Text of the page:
US equity valuations are becoming increasingly attractive, in CIO’s view, with the market trading at 17 times 12-month forward earnings and 15 times excluding the Magnificent 7. (ddp)

But the fall in equities at the index level has occurred despite encouraging trends in corporate earnings. Last week was the busiest of the US third-quarter earnings season—about 40% of the S&P 500 market cap reported, including four of the "Magnificent 7" companies (Alphabet, Amazon, Meta, and Microsoft). About 50% of companies' results are now in the books.

  • Earnings are set to return to growth. The percentage of companies beating earnings estimates is in line with historical averages (around 73%), and earnings are beating forecasts, in aggregate, by nearly 8%. We continue to expect S&P 500 EPS growth of 3–4% in the third quarter. Our 2023 and 2024 S&P 500 earnings per share estimates are USD 220 (0% year-over-year growth) and USD 240 (9% y/y growth), respectively. We think USD 240 for 2024 is reasonable, considering that 2023 numbers would be closer to USD 230 if not for the drag from the energy sector and a sharp decline in COVID vaccine sales.

  • Rebalancing explains some of the disappointment in share prices. Reaction to mega-cap growth results was mixed—Alphabet and Meta traded lower the following day, while Amazon and Microsoft traded higher. Part of the underperformance is likely explained by investors re-balancing their portfolios. For example, communication services has been the second-best performing sector (behind energy) since the S&P 500 peaked in late July this year. Positioning likely became stretched, so unless results blew away expectations, investors may have taken the opportunity to adjust their exposure.

  • Forward guidance is in line with historical norms. Expectations for US fourth-quarter earnings per share have been revised lower, by a little over 2%, but around half of that decline is due to one-off non-recurring items, including lower COVID vaccine sales and lower production at the automakers due to the UAW strike. When this is taken into account, downward revisions to expectations for next quarter earnings are in line with the historical average.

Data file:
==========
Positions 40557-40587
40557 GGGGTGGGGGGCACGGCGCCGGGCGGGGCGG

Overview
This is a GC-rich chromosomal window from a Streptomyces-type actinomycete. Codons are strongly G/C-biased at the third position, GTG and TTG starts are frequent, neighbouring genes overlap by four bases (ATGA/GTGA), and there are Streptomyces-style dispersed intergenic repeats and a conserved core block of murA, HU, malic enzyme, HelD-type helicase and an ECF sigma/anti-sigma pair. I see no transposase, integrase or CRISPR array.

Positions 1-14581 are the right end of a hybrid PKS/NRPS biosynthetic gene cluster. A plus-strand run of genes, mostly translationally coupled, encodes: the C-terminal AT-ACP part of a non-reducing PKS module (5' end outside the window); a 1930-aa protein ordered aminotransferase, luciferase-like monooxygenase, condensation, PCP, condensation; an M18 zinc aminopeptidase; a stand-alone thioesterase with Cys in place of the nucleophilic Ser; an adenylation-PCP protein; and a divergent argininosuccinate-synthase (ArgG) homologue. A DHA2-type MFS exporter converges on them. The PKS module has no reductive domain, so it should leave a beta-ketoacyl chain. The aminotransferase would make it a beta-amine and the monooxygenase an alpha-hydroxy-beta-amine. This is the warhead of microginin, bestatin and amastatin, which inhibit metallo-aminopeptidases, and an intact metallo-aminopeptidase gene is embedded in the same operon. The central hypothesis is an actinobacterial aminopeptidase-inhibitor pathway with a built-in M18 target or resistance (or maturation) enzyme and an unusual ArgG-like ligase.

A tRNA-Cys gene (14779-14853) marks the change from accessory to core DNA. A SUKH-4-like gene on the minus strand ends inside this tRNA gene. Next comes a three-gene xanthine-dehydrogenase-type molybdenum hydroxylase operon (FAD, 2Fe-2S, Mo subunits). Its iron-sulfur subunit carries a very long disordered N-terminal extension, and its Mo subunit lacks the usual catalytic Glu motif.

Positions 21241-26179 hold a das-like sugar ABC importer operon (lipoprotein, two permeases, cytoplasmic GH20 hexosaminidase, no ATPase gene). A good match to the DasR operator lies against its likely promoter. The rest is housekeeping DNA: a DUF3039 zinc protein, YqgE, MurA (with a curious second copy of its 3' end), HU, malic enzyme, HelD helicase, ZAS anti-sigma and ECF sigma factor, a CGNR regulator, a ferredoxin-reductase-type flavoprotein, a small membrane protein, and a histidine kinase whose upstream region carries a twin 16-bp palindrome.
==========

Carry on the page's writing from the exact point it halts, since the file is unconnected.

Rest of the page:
So, on balance we think other factors than corporate earnings explain last week’s equity decline. At a macro level, the yield on 10-year US Treasuries has been hovering close to 5% and higher bond yields have been challenging equity valuations. Third-quarter US GDP data came in stronger than expectations, but core personal consumption expenditures inflation data was in line with consensus. Fears the Fed might have more work to do are likely weighing on investor sentiment. Finally, our base case is that a broader escalation of the Israel-Hamas war will be avoided, but rising concerns have pressured stocks.

Positioning and "de-grossing" by leveraged investors (likely due to the pickup in volatility) also appear to have been big drivers with strong year-to-date performers being sold, while weak year-to-date performers were being bid up. This pattern is in line with our recommendation to focus on equity laggards. US equity valuations are becoming increasingly attractive, in our view, with the market trading at 17 times 12-month forward earnings and 15 times excluding the Magnificent 7. We maintain our June 2024 and December 2024 S&P 500 price targets of 4,500 and 4,700, respectively.

Read the original report : Equities decline overshadows solid corporate fundamentals, 30 October 2023.